Continuing with our risk series, we focus our attention this week on authentication, the purpose of which is to keep unauthorized people from signing in your name or gaining access to your executed documents. When you neglect authentication, you are leaving yourself vulnerable to a cyber attack.
Take for example the attack on the US Office of Personnel Management (OPM) –arguably one of the largest cyber attacks ever. Affecting 22 million people, including millions of federal employees with security clearances, this hack put a spotlight on the need to protect personal information like name and address, even fingerprints—not just credit card numbers.
According to the New York Times, OPM did not have two-factor authentication, which left the agency fairly indefensible against a high tech security breach.
Because cyber attacks are on the rise, some people may be skeptical about transitioning from paper documents to digital documents, but think about this: When you sign documents and fax or mail them, you can’t control who picks them up on the receiving end, which can leave your sensitive material vulnerable. Authentication ensures that the eyes viewing the documents have been approved by you.
Authentication isn’t a one-size-fits-all solution. There are several different options based on customer and industry needs, including:
- Email verification
With this method, the signer clicks on a link in an email to be authenticated. This approach is typically best for in low-risk transactions. However, it can be paired with another form of authentication to further mitigate risks.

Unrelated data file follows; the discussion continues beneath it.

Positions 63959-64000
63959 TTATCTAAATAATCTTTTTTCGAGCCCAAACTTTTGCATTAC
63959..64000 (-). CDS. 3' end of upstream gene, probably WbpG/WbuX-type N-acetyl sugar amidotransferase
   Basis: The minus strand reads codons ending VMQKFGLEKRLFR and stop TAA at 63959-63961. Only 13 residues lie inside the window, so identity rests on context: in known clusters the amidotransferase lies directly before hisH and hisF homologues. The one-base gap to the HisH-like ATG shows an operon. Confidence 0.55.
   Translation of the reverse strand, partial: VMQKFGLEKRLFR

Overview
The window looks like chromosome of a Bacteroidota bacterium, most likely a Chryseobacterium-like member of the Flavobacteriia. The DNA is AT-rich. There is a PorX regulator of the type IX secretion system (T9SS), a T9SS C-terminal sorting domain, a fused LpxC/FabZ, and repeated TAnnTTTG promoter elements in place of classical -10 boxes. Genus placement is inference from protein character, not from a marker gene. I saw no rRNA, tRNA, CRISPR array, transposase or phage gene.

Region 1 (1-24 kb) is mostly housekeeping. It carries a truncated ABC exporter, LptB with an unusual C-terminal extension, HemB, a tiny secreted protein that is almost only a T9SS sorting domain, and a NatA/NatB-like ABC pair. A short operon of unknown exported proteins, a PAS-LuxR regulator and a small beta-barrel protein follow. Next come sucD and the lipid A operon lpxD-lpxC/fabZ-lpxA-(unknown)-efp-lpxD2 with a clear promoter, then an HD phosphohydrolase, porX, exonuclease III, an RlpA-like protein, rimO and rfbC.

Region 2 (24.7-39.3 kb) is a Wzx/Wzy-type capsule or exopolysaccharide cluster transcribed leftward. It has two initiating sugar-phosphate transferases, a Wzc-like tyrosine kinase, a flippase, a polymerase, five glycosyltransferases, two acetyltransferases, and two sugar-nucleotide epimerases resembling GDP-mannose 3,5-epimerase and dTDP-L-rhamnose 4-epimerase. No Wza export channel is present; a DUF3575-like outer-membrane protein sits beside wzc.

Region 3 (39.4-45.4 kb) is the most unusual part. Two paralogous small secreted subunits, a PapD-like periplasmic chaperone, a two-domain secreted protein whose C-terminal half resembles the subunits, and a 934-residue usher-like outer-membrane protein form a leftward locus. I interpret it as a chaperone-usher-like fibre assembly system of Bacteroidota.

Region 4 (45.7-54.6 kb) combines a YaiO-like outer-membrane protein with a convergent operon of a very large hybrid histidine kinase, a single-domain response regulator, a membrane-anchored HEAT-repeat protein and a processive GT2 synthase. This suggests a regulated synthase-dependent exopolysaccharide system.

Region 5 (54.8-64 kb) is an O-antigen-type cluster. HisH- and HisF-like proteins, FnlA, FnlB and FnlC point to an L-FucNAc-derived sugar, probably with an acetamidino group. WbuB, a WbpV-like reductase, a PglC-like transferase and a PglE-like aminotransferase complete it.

- Shared questions
With shared questions, the signer is asked to answer more personal questions chosen by the sender, such as the last four digits of an account number or the signer’s mother’s maiden name. The answers to such questions are usually not found in your wallet, which can be stolen.
- Text Message
One of our most popular and user friendly options is text message. With this method, the signer receives a text message on their cell with a random, one-time password to enter before signing.
- Know Your Customer (KYC)
For industries looking to fulfill certain compliance regulations, this is a great option. Signers are prompted to supply their social security number and date of birth. If the SSN is valid and matches with the DOB, the user is verified. This can also be used in conjunction with shared questions to add extra protection
- Knowledge-Based Authentication (KBA)
This is the highest level of authentication, so it’s one of the best solutions for highly sensitive documents where you need to be absolutely certain the correct person is signing it.
With KBA authentication, the signer will have to identify their social security number or date of birth. Once that is verified, the signer will have to answer four multiple choice questions based on 30 years of public records information. An example could be “where did you buy property in 1997?” Once the signer provides the correct answers to all four questions, he is authenticated.
While these options can stand alone, you can further mitigate risk by opting for multi-step authentication, or using a combination of two or more authentication measures. Just like two locks on your door are better than one, two-factor authentication is better than one method. Don’t make the same mistake as OPM and fail to properly protect your sensitive information.